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Breast Cancer Awareness Month is an opportunity to educate everyone on mammograms' effectiveness in the early detection of breast cancer and why all patients must have access to timely, high-quality care.
Mammograms remain the most effective screening method for breast cancer, and mammogram technology can now precisely pinpoint tumors in the breast.
Comprehensive breast cancer programs, like the one at the Swedish Cancer Institute, can provide highly personal care to patients from their first mammogram through treatment and survivorship.
Since the American Cancer Society founded Breast Cancer Awareness Month in October 1985, this annual campaign has increased awareness about the importance of early detection and provided focused support on developing innovative screenings and treatments — both with the result of driving down breast cancer mortality rates.
Mammograms — still the gold standard for detection — have evolved to make detecting breast cancer at its earliest stages possible. Treatments are more targeted and effective. And survivorship care has become a vital facet of comprehensive breast cancer care.
To better understand the current landscape of breast cancer detection and treatment, we spoke with Michaela Tsai, M.D., a medical oncologist, hematologist, and the medical director of the breast cancer care program at the Swedish Cancer Institute, who talked with us about the currently available breast cancer testing and treatments and offered some guidance for navigating breast cancer care.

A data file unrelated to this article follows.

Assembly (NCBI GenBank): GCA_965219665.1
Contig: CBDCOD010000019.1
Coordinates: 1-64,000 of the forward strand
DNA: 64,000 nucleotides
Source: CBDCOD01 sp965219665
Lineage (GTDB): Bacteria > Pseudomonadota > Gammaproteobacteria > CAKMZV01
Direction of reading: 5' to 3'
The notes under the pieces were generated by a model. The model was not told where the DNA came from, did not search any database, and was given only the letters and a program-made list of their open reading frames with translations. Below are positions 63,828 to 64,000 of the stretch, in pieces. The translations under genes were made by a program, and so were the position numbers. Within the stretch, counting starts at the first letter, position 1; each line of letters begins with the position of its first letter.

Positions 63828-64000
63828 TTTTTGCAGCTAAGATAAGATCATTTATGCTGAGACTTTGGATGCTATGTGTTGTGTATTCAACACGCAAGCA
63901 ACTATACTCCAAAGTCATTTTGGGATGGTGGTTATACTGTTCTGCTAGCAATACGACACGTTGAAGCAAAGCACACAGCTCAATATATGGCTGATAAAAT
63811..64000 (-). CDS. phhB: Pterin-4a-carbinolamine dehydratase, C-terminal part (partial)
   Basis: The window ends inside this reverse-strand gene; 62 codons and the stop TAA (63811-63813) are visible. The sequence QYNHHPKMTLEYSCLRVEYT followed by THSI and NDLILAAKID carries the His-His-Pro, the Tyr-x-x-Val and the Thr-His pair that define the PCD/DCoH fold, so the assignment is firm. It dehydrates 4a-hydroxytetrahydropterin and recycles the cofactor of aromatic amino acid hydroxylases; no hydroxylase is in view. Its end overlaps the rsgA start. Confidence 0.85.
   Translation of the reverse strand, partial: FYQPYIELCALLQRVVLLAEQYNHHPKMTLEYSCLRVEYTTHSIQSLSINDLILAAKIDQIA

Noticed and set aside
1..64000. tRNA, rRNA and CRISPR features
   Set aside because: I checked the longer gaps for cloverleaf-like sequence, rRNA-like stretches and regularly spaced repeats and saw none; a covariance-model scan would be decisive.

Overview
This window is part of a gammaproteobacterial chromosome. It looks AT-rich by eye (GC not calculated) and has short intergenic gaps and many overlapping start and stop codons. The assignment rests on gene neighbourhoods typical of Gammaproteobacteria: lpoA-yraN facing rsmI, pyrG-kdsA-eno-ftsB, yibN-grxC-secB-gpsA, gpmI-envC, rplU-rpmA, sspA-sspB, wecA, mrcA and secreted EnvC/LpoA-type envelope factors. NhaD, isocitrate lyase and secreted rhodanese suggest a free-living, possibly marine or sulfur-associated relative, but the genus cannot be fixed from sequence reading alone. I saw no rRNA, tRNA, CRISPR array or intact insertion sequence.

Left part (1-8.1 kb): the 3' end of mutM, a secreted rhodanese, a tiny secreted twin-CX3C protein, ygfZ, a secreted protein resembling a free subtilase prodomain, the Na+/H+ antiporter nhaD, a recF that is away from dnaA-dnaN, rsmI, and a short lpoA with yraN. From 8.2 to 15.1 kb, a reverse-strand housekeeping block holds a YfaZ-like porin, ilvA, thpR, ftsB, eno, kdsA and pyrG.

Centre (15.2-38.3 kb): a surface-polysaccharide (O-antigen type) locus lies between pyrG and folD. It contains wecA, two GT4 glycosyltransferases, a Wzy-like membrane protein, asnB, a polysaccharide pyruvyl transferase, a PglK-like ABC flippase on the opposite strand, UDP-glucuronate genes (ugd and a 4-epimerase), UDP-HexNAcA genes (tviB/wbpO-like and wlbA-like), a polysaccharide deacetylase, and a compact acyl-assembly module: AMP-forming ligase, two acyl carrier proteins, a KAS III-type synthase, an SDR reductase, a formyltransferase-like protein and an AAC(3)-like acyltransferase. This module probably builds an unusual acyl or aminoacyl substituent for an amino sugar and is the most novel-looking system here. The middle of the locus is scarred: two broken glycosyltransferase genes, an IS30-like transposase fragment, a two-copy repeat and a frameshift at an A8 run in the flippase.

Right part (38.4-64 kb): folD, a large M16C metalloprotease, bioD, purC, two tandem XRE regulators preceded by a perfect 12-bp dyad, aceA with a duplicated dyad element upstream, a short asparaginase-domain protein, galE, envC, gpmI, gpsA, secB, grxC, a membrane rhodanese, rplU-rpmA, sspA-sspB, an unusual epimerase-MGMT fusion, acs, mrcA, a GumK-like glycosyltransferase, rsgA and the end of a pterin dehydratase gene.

Ask for 3D mammogram technology
“Regular mammograms lower your risk of dying from breast cancer, and for many women, mammograms remain the best way to detect breast cancer,” says Dr. Tsai.
Today, mammogram technicians and breast cancer radiologists use 3D mammography (tomosynthesis) to generate precise, three-dimensional images of breast tissue.
The experience of getting a 3D mammogram is similar to a standard (2D) mammogram. Each breast gets compressed from two different angles while a low-dose X-ray machine takes pictures. A 2D mammogram captures two images of breast tissue, but with a 3D mammogram, the machine moves in a small arc around the breast and captures many images that are put together into a series of small slices.
It is believed that 3D mammography can help find more breast cancers than 2D mammography, and 3D mammography is especially helpful for women who have dense breasts. 3D mammography may also lower your chance of being called back for follow-up testing.
To compare the effectiveness of 2D and 3D mammograms, researchers at Swedish are participating in the TMIST (Tomosynthesis Mammographic Imaging Screening Trial). TMIST is a National Cancer Institute-sponsored randomized study with the goal of determining if 3D mammograms are more successful in reducing the incidence of advanced breast cancer.
Look for fellowship-trained breast cancer providers
Medical fellowships are reserved for the top medical school graduates. They are an opportunity for physicians who have completed their residency to train as an expert specialist in their sub-specialty. If a doctor is “fellowship trained,” it means they have the highest level of dedication to their field.
Breast cancer centers like those at Swedish employ fellowship-trained breast radiologists, medical oncologists, and breast surgeons. Their advanced training and complete focus on breast cancer care put patients on a path to better outcomes if cancer is found.
Learn about the latest breast cancer research
“We are in an era of breast cancer care where the treatments are so successful that now we are looking at when and where we can de-escalate treatment, to take a step back to see where less is more,” says Dr. Tsai.
Clinical trials are pinpointing promising new surgical techniques, cancer treatment methods, and molecular and genomic testing. And at Swedish, the Paul G. Allen Research Center at Swedish Cancer Institute's Initiative for Cancer Prevention and Early Detection (IPED) aims to reach more at-risk patients with potentially lifesaving genetic counseling and testing to help prevent and detect cancer in its earliest stages.